White House chief of staff may be “the second most powerful job in government,” according to James A. Baker III, who had the job under both Ronald Reagan and George H.W. Bush.
So it matters that the man Trump named his chief of staff, Republican National Committee Chair Reince Priebus, embraces Trump’s hard-core climate denial.
Priebus appeared on the latest Fox News Sunday to explain Trump’s apparent “major flips on policy this week in an interview with the New York Times,” as host Chris Wallace put it — including the apostasy of possibly having “an open mind” about “pulling out of the Paris climate agreement.”
Trump is appointing countless climate science deniers to key positions, which tells you vastly more about what he believes and what he’ll do than his latest semi-coherent ramblings. As I wrote last week, Trump’s repetition of the phrase “open mind” during his Times interview was meant to distract from his constant repetition of long-debunked denier talking points (and it worked).
Priebus confirmed Trump wasn’t being forthright with the Times, telling Wallace, “As far as this issue on climate change — the only thing he [Trump] was saying after being asked a few questions about it is, look, he’ll have an open mind about it but he has his default position, which most of it is a bunch of bunk, but he’ll have an open mind and listen to people.”
You can’t you have an “open mind” on climate if your default position is “most of it is a bunch of bunk.” What is there to “listen to” if you believe the decades of research by thousands of scientists embraced by every nation in the world is mostly bunk? That’s the definition of epistemic closure of the mind. No surprise, then, that FoxNews — a major promoter of denial — didn’t call Priebus out on this absurd statement.
Would Priebus and Trump say their default position on research into the dangers of smoking is “most of it is a bunch of bunk”? Of course not. Yet scientists are as confident humans are the primary cause of climate change as they are that smoking is unhealthy.
What kind of impact can the chief of staff have? Well, as chief of staff, “Rahm Emanuel persuaded Obama to play it cool on [a] climate bill,” as Eric Pooley wrote in an excerpt of his definitive history The Climate War: True Believers, Power Brokers, and the Fight to Save the Earth. The House bill to slash carbon pollution while jump-starting clean energy died in the Senate. Emanuel helped stop the kind of aggressive effort needed to get some bill passed.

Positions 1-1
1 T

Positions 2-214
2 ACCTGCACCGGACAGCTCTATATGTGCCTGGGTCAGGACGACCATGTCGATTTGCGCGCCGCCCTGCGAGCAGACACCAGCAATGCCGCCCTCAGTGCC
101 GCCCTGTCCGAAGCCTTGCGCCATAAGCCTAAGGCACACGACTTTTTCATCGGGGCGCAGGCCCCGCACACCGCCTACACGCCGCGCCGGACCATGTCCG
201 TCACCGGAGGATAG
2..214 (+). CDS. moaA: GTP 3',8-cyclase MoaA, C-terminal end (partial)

But Obama filled his Cabinet with experts like Energy Secretary Steven Chu and EPA Chief Lisa Jackson. One of those experts told Pooley, “You had this incredible green cabinet of really committed people, but the only thing that really matters is what the president says — so everyone was trying to get words into his mouth. And Emanuel was trying to keep the words out of his mouth. It was just a chronic pattern of infighting.”
If you’ve any doubt who won that fight, read the Washington Post’s 2010 piece, “Can you solve global warming without talking about global warming?” Or the Politico story on Chu’s 2009 trip to Trinidad and Tobago where he insisted on talking about sea level rise, which led Emanuel to yell at deputy chief of staff Jim Messina, “If you don’t kill [Chu], I’m going to.”
So the chief of staff can help stop climate action and the public discussion of climate in a Cabinet filled with climate experts. In the Trump White House, Priebus will just be one of many making sure his boss doesn’t stray from his default denial of reality. Open mind.
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